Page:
Market and technology developments in the context of “NewSpace” are also disruptive in legal terms. Among many others, NewSpace has a significant impact on how national space legislation is perceived, developed and implemented.
Traditionally, the purpose of national space laws was mainly restricted to assuring compliance with the obligation of States under Article VI Outer Space Treaty to authorize and supervise space activities of non-governmental entities, to setting up a national space object register and to establishing liability obligations of commercial operators in view of the State liability under the Outer Space Treaty and the Liability Convention.
Around 2000, only few States had enacted national space legislation, and, in many cases, the laws were short and focused on the above key elements.
Over the past 10 years or so, there was a visible increase in national space legislations. Many of these national space laws were driven by the rise of small satellite projects of universities or university spin-offs. The legislative and regulatory approaches were specifically designed for that purpose.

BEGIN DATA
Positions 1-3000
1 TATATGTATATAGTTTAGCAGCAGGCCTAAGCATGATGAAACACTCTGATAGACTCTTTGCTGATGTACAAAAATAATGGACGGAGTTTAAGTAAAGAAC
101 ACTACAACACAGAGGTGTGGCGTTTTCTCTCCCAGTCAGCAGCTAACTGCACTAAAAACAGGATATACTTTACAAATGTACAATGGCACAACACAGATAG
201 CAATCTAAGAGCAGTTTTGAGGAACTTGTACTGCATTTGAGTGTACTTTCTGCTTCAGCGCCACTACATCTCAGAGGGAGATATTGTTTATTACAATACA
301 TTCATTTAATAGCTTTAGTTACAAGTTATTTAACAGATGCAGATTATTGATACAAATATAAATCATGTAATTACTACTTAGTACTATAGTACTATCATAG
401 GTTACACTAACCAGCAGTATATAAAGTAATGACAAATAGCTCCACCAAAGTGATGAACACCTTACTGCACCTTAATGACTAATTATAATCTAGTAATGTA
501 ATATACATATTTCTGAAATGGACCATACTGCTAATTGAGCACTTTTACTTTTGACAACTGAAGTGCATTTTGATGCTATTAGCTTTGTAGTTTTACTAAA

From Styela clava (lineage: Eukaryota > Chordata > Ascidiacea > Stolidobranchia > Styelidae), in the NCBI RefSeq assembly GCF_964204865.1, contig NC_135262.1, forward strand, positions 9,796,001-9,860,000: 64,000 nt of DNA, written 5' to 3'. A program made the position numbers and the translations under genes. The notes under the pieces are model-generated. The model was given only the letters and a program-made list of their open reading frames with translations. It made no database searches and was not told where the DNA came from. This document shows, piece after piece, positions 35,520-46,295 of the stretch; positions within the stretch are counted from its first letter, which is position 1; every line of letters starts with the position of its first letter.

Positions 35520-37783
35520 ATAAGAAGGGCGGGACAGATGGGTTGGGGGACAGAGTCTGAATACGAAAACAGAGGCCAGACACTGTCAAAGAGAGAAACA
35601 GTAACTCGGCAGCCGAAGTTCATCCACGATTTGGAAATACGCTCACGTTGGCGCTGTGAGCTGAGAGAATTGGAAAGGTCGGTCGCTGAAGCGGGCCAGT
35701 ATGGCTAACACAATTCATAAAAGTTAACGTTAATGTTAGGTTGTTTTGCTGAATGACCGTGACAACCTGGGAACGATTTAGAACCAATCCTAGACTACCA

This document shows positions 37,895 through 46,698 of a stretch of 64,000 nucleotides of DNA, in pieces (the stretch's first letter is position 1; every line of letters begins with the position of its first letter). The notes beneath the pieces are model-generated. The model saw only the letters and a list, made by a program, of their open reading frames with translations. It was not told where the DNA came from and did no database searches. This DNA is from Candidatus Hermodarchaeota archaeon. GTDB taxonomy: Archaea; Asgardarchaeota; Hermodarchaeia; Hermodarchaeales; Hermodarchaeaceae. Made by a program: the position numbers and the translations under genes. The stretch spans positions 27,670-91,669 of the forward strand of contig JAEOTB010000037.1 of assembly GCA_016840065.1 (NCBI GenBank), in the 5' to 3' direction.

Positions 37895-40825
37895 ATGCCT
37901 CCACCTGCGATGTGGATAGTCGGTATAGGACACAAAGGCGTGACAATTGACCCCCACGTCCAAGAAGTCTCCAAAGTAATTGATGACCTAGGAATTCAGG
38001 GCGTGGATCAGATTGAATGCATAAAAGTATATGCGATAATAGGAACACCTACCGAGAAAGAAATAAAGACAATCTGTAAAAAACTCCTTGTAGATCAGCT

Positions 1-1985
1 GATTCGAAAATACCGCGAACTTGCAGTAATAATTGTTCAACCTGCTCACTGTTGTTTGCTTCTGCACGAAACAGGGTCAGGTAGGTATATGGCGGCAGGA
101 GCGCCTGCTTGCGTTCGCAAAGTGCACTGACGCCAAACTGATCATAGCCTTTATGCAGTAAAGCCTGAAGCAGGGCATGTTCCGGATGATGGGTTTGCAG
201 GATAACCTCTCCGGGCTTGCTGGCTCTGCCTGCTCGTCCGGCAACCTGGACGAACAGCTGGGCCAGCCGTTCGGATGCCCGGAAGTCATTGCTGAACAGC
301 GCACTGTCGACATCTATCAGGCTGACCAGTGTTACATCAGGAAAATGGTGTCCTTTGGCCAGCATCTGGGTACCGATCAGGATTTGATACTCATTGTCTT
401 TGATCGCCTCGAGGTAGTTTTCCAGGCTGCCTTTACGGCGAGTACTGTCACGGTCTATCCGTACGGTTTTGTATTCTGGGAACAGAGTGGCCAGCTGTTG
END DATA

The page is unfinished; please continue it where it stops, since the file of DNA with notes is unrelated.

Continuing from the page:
More recently, national space law is perceived as a tool for supporting the development and growth of a commercial space sector, for attracting companies, stimulating private investments, supporting job creation, and strengthening international competitiveness. Many countries with existing national space legislation have undertaken reforms, or are in the process of preparing them, towards this broader aim and focus. Emerging space nations adopt comprehensive legal and regulatory frameworks in the context of highly ambitious space policies and strategies.
Business decisions and regulatory initiatives are closely linked in this respect. In some cases, the establishment of a company planning to conduct space activities may result in corresponding national regulatory initiatives. On the other hand, regulatory initiatives may lead to the establishment of new companies or may provide incentives to foreign companies to move their headquarters to the respective jurisdiction.
The increasingly perception of national space law as a tool of economic policy however increases the risk of forum shopping result and may result in a regulatory race to the bottom. Specific national approaches to regulation may undermine the role of international fora in the further development of international space law and overall, they push the global State community even further towards a pure economic perception of the space industry. Where the primary aim of national legislation is economic and competitive advantage, light-weight regulation with minimal burden for industry risks to undermine progress towards the protection and long-term sustainability of the outer space environment.